Protein tyrosine nitration is a hallmark of inflammation, and is associated with up-regulated expression of inducible nitric oxide synthase (iNOS) [15], [16]. Nitrotyrosinated proteins (NT-proteins) are generated in vivo by nitration with peroxynitrite, itself derived from nitric oxide and superoxide which are both released from activated inflammatory cells [17]. NT-proteins may accumulate in apoptotic or inflamed tissues [18]. Indeed, accumulation of the amino acid homolog 3′-nitrotyrosine (NY) and of NT-proteins has been observed at inflammatory sites in Alzheimer's disease [19], arthritis [20], [21], [22], [23], atherosclerosis [22], [23], autoimmune diabetes [24], autoimmune uveitis [25], celiac disease [26], ischemia-reperfusion injury [27], multiple sclerosis [28], Parkinson's disease [29], respiratory disease [30] and transplant rejection [31], as well as in various cancers and infectious diseases [32]. NT self-proteins may thus be highly immunogenic, eliciting both humoral and cellular responses [17], [33].

The potential immunogenicity of MHC class II-restricted NT autologous peptides has been previously investigated using the I-Ek-restricted T cell pigeon/moth cytochrome c (PCC/MCC88–103) [34] as well as the I-Ak-restricted hen egg-white lysozyme (HEL) epitopes [35]. Both studies demonstrated unequivocally that conversion of tyrosine to nitrotyrosine resulted in dramatic consequences for T cell recognition. Indeed, processing of native proteins by activated antigen presenting cells (APCs) resulted in the presentation of MHC class II-restricted NT-epitopes in lymphoid tissues, significantly altering specific T cell responses and eliciting NT-specific CD4+ T cells that evaded negative selection in the thymus and thus central tolerance [33]. Likewise loss of tolerance by NT-specific CD4+ T cells has recently been shown to be critical for the production of autoreactive antibodies [36]. These studies indicate that NT-proteins generated during inflammation might constitute an important class of neoantigens that could promote autoimmune T cell responses.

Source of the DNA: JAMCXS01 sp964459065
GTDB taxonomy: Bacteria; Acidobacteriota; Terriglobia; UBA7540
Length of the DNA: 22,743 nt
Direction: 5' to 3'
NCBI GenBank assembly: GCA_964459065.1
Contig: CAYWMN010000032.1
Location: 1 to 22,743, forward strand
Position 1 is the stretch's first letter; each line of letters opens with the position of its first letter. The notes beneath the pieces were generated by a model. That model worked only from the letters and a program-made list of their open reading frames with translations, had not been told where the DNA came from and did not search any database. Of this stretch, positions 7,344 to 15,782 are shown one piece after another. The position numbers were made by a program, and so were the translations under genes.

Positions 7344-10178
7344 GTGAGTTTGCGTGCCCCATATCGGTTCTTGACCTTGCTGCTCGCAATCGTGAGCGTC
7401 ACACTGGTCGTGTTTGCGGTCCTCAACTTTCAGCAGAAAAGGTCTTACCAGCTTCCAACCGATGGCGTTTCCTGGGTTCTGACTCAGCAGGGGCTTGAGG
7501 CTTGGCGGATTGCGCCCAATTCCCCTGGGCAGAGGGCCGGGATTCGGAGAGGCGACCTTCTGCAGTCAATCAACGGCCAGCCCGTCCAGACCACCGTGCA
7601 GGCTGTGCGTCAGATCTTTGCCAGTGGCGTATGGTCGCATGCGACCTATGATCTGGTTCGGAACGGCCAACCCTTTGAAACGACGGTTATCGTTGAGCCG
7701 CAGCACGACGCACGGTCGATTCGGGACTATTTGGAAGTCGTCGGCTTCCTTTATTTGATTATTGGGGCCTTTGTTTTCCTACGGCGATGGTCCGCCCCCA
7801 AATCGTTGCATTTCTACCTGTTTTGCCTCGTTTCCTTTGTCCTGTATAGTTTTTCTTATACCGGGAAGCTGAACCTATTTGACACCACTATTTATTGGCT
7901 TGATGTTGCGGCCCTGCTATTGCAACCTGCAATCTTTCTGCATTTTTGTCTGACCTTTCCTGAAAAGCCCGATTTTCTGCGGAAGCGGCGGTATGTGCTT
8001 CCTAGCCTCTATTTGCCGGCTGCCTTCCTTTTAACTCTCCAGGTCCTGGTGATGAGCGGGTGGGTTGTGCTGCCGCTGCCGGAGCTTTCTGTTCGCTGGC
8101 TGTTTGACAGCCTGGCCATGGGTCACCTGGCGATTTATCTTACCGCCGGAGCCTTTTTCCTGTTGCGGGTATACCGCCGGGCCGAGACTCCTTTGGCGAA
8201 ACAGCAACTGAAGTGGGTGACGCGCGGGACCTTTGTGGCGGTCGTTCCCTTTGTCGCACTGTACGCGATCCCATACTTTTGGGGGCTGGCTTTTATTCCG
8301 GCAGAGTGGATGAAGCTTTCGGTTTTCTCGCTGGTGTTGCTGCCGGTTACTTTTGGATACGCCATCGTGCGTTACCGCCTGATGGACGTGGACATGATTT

The well-established lymphocytic choriomeningitis virus (LCMV) glycoprotein system was also used by Hardy et al to demonstrate that conversion of tyrosine to NY also profoundly affected T cell recognition of MHC class I-restricted epitopes [37]. A significant amount of the overall CD8+ T cell response to LCMV is dominated by very few viral epitopes, comprising the H-2Db-and H-2Kb- restricted peptide gp33–41 (hereafter referred to as gp33; KAVYNFATC) and the H-2Kb-restricted peptide gp34–41 (gp34; AVYNFATC) [38], [39]. Both gp33 and gp34 contain a single tyrosine residue at positions 4 (p4Y) and 3 (p3Y), respectively. T cell populations, exclusively specific to the nitrotyrosinated MHC complexes H-2Db/NY-gp33, H-2Kb/NY-gp33 and/or H-2Kb/NY-gp34 [37], were elicited in C57/BL6 mice (H-2Db+/H-2Kb+) following immunization with the nitrated peptide NY-gp33. Importantly, CD8+ T cell hybridomas specific for NY-gp33 comprised two distinct subsets recognizing either H-2Db/NY-gp33 or H-2Kb/NY-gp33. While the T cell hybridoma 24H1 responded to stimulation with both H-2Kb/NY-gp34 andH-2Kb/NY-gp33, it did not recognize the unmodified wild-type MHC complex H-2Kb/gp34 nor H-2Kb/gp33 [37]. Similarly, the H-2Db/NY-gp33-specific T cell hybridoma 4C8 did not recognize H-2Db/gp33. In contrast, nitrotyrosination of the main T cell receptor (TCR)-interacting peptide tyrosine residue p4Y abrogated recognition of H-2Db/NY-gp33 MHC complexes by H-2Db/gp33-specific T cells from P14 transgenic mice [37].